to time he would pull one down into his lap to squeeze

'I entreat Mr. Traddles to bear with me in entering into these details. Without them, Mr. T. would indeed find it difficult to form the faintest conception of my heart-rending situation.

to time he would pull one down into his lap to squeeze

'May I now venture to confide to Mr. T. the purport of my letter? Will he now allow me to throw myself on his friendly consideration? Oh yes, for I know his heart!

to time he would pull one down into his lap to squeeze

'The quick eye of affection is not easily blinded, when of the female sex. Mr. Micawber is going to London. Though he studiously concealed his hand, this morning before breakfast, in writing the direction-card which he attached to the little brown valise of happier days, the eagle-glance of matrimonial anxiety detected, d, o, n, distinctly traced. The West-End destination of the coach, is the Golden Cross. Dare I fervently implore Mr. T. to see my misguided husband, and to reason with him? Dare I ask Mr. T. to endeavour to step in between Mr. Micawber and his agonized family? Oh no, for that would be too much!

to time he would pull one down into his lap to squeeze

'If Mr. Copperfield should yet remember one unknown to fame, will Mr. T. take charge of my unalterable regards and similar entreaties? In any case, he will have the benevolence to consider this communication strictly private, and on no account whatever to be alluded to, however distantly, in the presence of Mr. Micawber. If Mr. T. should ever reply to it (which I cannot but feel to be most improbable), a letter addressed to M. E., Post Office, Canterbury, will be fraught with less painful consequences than any addressed immediately to one, who subscribes herself, in extreme distress,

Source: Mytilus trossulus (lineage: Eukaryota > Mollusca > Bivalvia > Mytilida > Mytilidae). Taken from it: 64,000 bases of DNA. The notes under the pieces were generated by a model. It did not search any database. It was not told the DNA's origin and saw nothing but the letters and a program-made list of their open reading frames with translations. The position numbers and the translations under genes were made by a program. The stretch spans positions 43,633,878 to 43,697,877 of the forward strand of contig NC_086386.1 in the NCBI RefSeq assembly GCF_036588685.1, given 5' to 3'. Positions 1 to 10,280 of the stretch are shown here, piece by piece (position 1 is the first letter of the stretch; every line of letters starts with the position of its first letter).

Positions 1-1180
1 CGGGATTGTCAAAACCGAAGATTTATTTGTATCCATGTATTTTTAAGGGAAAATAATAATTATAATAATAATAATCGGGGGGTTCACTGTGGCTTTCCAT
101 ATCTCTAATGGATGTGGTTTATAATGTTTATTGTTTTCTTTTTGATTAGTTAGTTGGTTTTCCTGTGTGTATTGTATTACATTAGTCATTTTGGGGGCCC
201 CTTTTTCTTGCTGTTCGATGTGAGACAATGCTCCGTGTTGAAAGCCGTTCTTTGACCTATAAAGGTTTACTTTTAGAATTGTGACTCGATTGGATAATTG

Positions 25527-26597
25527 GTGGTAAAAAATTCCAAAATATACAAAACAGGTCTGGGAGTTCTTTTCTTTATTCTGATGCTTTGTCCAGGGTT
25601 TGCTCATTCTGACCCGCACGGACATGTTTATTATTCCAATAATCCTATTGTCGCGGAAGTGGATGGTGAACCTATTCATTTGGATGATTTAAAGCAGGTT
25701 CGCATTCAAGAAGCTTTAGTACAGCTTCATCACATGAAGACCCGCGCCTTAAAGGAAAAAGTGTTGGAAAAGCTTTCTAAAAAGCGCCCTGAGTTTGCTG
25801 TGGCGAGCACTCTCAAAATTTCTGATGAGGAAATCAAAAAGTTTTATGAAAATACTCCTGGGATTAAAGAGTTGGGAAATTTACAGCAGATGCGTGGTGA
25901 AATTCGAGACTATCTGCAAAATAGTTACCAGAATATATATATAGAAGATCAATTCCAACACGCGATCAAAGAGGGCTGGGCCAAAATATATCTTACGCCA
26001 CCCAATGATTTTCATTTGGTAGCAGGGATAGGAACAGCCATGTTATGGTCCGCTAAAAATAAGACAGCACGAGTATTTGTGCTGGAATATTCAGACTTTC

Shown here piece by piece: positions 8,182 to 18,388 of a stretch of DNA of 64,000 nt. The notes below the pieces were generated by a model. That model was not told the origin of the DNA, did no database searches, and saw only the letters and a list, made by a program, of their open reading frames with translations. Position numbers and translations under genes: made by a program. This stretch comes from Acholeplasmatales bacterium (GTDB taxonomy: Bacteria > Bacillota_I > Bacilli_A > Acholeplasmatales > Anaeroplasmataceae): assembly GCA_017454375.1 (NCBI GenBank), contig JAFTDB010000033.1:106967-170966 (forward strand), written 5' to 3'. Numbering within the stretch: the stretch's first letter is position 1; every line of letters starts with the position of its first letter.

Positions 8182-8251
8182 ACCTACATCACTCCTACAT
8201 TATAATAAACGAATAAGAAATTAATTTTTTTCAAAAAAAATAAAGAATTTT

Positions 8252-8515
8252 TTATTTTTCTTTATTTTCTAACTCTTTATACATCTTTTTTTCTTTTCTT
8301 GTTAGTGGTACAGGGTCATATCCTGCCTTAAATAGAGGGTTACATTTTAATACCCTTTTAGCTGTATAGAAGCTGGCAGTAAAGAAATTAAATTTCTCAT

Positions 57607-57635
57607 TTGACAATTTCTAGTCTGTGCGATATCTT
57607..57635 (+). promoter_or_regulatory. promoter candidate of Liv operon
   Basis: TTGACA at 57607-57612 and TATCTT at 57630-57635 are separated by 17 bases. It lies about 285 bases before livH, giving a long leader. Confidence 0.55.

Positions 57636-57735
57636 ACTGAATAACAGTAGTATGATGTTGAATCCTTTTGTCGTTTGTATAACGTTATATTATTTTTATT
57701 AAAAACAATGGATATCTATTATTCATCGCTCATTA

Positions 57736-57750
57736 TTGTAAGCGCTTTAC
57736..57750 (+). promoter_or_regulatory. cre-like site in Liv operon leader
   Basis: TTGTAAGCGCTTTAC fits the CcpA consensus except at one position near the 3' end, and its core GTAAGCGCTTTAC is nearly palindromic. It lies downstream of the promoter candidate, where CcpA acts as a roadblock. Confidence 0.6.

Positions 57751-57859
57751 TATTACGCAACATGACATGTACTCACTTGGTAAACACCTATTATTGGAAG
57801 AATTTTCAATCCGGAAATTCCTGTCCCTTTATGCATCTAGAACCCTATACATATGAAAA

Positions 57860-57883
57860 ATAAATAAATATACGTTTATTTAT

'Mr. Thomas Traddles's respectful friend and suppliant,

'What do you think of that letter?' said Traddles, casting his eyes upon me, when I had read it twice.

'What do you think of the other?' said I. For he was still reading it with knitted brows.

'I think that the two together, Copperfield,' replied Traddles, 'mean more than Mr. and Mrs. Micawber usually mean in their correspondence - but I don't know what. They are both written in good faith, I have no doubt, and without any collusion. Poor thing!' he was now alluding to Mrs. Micawber's letter, and we were standing side by side comparing the two; 'it will be a charity to write to her, at all events, and tell her that we will not fail to see Mr. Micawber.'

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